Snap misses revenue expectations after Apple's privacy changes

The social media company's stock plunges 25% in after-hours trading.

Queenie Wong Former Senior Writer
Queenie Wong was a senior writer for CNET News, focusing on social media companies including Facebook's parent company Meta, Twitter and TikTok. Before joining CNET, she worked for The Mercury News in San Jose and the Statesman Journal in Salem, Oregon. A native of Southern California, she took her first journalism class in middle school.
Expertise I've been writing about social media since 2015 but have previously covered politics, crime and education. I also have a degree in studio art. Credentials
  • 2022 Eddie award for consumer analysis
Queenie Wong
2 min read

Snapchat reported its third-quarter earnings on Thursday.

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Snap, the parent company of disappearing-message app Snapchat, reported third-quarter revenue that missed Wall Street's expectations on Thursday. At one point, Snap's shares plunged nearly 25% in after-hours trading to $56.36 per share.

The company posted $1.07 billion in revenue in the third quarter, below the $1.1 billion forecast by analysts surveyed by Thomson Reuters. Snap earned 17 cents per share, beating estimates of 8 cents per share.

Snap's revenue miss comes after Apple introduced a new feature called App Tracking Transparency that prompted developers to ask users for permission to track them. Social media companies have warned that the privacy feature could affect ad targeting. Snap also faces stiff competition from larger tech companies such as Google and Facebook. 

Snap CEO Evan Spiegel said on a conference call that Apple's privacy feature disrupted Snap's ads business more heavily than the company expected.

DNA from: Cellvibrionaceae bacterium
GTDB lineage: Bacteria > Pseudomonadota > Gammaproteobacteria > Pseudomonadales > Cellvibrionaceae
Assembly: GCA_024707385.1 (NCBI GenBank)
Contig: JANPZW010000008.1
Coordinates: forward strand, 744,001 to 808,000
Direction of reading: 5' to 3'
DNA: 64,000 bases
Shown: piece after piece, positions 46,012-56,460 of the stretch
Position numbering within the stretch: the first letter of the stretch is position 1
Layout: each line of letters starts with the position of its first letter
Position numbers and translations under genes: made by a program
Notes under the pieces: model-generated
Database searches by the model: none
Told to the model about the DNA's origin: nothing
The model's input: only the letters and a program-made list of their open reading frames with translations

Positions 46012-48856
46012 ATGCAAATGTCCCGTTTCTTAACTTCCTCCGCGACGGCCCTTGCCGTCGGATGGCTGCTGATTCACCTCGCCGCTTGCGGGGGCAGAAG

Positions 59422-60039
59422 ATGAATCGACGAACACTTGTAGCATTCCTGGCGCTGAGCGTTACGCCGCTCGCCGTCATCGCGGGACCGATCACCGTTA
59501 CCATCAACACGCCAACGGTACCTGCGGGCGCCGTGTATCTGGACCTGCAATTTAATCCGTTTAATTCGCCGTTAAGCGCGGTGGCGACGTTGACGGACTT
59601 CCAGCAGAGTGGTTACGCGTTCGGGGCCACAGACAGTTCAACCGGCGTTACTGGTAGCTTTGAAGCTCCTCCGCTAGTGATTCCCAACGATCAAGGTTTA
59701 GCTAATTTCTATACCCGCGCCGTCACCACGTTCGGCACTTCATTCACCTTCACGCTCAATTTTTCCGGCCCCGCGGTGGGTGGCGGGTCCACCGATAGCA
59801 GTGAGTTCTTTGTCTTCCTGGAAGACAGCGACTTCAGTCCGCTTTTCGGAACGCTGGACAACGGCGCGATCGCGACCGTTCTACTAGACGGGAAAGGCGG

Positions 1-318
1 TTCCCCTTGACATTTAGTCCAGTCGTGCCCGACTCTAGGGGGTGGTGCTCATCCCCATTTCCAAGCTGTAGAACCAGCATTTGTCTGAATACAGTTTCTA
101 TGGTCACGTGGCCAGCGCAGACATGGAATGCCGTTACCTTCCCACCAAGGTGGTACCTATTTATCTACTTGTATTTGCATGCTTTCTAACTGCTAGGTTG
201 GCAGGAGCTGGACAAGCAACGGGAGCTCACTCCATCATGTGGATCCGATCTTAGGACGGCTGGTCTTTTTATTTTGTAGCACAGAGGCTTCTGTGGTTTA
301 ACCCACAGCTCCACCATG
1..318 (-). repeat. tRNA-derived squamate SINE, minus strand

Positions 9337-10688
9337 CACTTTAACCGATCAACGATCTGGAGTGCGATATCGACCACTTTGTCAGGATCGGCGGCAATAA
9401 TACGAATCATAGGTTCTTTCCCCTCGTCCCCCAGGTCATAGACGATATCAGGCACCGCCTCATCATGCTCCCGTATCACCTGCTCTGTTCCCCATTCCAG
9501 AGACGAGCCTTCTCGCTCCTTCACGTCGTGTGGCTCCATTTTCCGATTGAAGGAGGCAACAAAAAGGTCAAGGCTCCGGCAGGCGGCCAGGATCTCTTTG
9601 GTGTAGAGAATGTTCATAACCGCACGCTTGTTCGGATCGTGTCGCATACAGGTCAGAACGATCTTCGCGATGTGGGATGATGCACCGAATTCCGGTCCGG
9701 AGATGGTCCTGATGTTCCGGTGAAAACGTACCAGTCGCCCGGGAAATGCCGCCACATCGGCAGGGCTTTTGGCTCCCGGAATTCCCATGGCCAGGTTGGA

"While we anticipated some degree of business disruption, the new Apple-provided measurement solution did not scale as we had expected, making it more difficult for our advertising partners to measure and manage their ad campaigns for iOS," he said.

Businesses, for example, aren't able to target ads based on whether a user has installed the app. Snap said it's working on its own tool to help advertisers measure whether their campaigns are working. "We've certainly seen some early signs of success, but it's going to take a while," Spiegel said.

Advertisers are also grappling with supply chain interruptions and labor shortages during the pandemic, which could impact how much they spend on marketing. Snap said it expects the company's fourth-quarter revenue to be between $1.17 billion and $1.21 billion, below estimates of $1.41 billion. 

Snap grew its audience to 306 million daily active users in the third quarter, up 23% compared with the same period last year.